An Interview With Hannah Turner
As soon as I came across Hannah Turner‘s ceramics some years ago now, I was in love. The nostalgic design, mixed with beautiful colours and a whimsical sense of humour is an instant winner in my book!
In my first in a series of designer spotlight blogs, I asked Hannah to tell us a bit more about her background, her inspiration and the best advice she’s ever received!
Tell me about your business & how it came about.
I started my business in 1991 after a sell-out degree show at Bristol University. My degree show was inspired by taxidermy and how we display animals as trophies in the home. In it were all sorts of creatures, but the favourites were the little black crows. I took orders to make more of the designs that were sold in the show, and found a local studio and the business was born!
I was awarded a grant to buy my first kiln and set-up my business creating sculptural creatures, mostly birds, sometimes fish or wall-mounted moose heads even. Humour has always been evident in my work, and probably helped ride the storm of 2 recessions.
After taking a break to focus on family, I decided to get back into clay and found a local shared studio and got cracking working part-time, when the kids were napping, or in the evenings. At this point I also decided to change the way I worked, and started slip-casting, still birds! Gradually I got more interested in surface pattern design as well as sculpture, and other products were introduced (screen prints, books, coasters, mirrors, greetings cards) and in 2011 I joined forces with a Sri Lankan company and launched my first range of tableware.
This side of the business really took-off, meaning I could focus on development of new ideas instead of repeatedly making everything myself. I added egg cups, salt and peppers, and money boxes to blend her love of sculpture with the more functional designs. They proved really popular and very quickly it has grown into the business as it stands today, with Hannah, Dave and Kate at the helm.
The studio workshop is now based in the garden of my Bristol house, and my hardest job at present is keeping up with all my new ideas!
Explain your process for developing new ranges?
I have a list of animals I would like to create and a list of add on products I would like to make based on a design already in production, then I whittle it down and really just pick the one I most want to do!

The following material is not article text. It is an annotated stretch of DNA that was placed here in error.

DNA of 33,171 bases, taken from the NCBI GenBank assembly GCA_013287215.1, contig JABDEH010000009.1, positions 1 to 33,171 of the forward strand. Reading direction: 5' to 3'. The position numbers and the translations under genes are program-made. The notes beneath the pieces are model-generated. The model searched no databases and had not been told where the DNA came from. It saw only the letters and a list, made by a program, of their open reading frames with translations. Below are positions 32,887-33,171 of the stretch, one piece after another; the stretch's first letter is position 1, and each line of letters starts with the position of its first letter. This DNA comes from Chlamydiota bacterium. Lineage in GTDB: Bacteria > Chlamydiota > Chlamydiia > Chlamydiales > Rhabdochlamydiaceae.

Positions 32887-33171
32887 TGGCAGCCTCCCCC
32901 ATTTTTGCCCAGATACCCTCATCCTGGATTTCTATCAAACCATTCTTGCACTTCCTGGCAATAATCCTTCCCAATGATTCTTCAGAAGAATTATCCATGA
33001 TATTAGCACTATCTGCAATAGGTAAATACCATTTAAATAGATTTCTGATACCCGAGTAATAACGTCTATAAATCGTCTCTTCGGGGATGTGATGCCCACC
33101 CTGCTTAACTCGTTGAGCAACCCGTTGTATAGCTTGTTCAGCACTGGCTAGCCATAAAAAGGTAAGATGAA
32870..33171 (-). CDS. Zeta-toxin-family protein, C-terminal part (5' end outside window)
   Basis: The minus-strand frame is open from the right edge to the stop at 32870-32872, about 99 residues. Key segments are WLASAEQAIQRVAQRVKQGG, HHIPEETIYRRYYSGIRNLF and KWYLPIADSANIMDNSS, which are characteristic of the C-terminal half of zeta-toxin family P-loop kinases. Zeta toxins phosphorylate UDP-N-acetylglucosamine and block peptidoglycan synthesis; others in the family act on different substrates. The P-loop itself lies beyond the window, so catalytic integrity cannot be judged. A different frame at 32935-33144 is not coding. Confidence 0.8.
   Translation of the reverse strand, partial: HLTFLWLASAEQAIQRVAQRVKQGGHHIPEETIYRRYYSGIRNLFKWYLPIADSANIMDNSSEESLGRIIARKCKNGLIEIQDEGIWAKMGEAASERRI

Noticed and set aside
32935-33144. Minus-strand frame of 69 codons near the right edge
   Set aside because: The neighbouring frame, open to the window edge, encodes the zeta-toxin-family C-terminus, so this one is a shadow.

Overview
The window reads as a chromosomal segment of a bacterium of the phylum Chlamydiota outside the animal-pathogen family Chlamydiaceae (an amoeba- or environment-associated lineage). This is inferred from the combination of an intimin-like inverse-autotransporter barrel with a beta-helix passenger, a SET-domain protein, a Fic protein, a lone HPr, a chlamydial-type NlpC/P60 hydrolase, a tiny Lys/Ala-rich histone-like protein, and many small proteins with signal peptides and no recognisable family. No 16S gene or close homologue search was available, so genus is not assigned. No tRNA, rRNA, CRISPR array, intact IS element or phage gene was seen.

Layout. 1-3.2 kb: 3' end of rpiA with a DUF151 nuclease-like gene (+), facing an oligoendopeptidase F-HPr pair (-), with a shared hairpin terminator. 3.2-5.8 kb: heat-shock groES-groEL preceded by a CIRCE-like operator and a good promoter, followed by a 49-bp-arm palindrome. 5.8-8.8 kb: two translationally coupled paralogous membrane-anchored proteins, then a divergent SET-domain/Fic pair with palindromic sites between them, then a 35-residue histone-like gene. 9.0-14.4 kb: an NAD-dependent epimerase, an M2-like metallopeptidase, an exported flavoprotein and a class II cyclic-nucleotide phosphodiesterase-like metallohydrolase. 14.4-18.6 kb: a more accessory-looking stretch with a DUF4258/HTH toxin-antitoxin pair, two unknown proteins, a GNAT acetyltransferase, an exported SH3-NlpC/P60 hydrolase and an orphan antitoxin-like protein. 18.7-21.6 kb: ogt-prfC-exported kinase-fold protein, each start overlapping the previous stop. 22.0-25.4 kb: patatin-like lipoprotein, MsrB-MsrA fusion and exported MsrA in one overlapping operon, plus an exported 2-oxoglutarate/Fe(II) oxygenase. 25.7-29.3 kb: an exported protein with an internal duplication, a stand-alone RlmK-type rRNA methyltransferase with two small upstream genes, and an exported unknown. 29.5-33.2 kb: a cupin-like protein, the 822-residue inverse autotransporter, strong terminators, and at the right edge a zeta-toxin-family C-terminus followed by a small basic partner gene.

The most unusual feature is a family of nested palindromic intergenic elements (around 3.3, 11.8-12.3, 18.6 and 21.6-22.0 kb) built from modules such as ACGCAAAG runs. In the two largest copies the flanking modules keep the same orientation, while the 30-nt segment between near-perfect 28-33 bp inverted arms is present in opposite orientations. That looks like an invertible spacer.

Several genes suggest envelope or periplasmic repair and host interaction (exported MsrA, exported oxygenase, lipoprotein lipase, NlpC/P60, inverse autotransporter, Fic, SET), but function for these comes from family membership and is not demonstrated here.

What are your plans for your business this year?
We are doing two international trade shows this year, so are strongly focused on that, one in February in Frankfurt called Ambiente, and then New York Now in August. I want to also develop products that can be made in the UK if possible to limit shipping and reduce lead times. I am really fancying a new Dog collection, and I’m adding to the Cats range of products.
How would you describe your style and what are your style influences?
I’m very influenced by design of the 50s and 60s, mid-century modern styles are a big favourite, and 50s textiles particularly. There is humour running through most of what I do, so I love old cartoons. Simplicity of shape is important, most of my designs are very stylised.
What’s the best advice you ever received?
“Those who fail to plan plan to fail” Winston Churchill. Planning is the only way I really make the big stuff happen, I rely really strongly on my quarterly plans.
“You don’t get to be a famous artist lying in bed all day” – The words of my Mum, whilst throwing open the curtains in my room when I was a teenager!
Don’t grow the business too quickly, this is high risk, and I’m not that much of a risk taker so it was good advice in the early days, BUT, don’t be limited by what you think you can achieve, aim high.
Brilliant advice! Thank you so much Hannah for giving us an insite into your work and inspiration.
If you’ve fallen for Hannah’s awesome ceramics too, you can find them in the A Rosie Life Hannah Turner collection.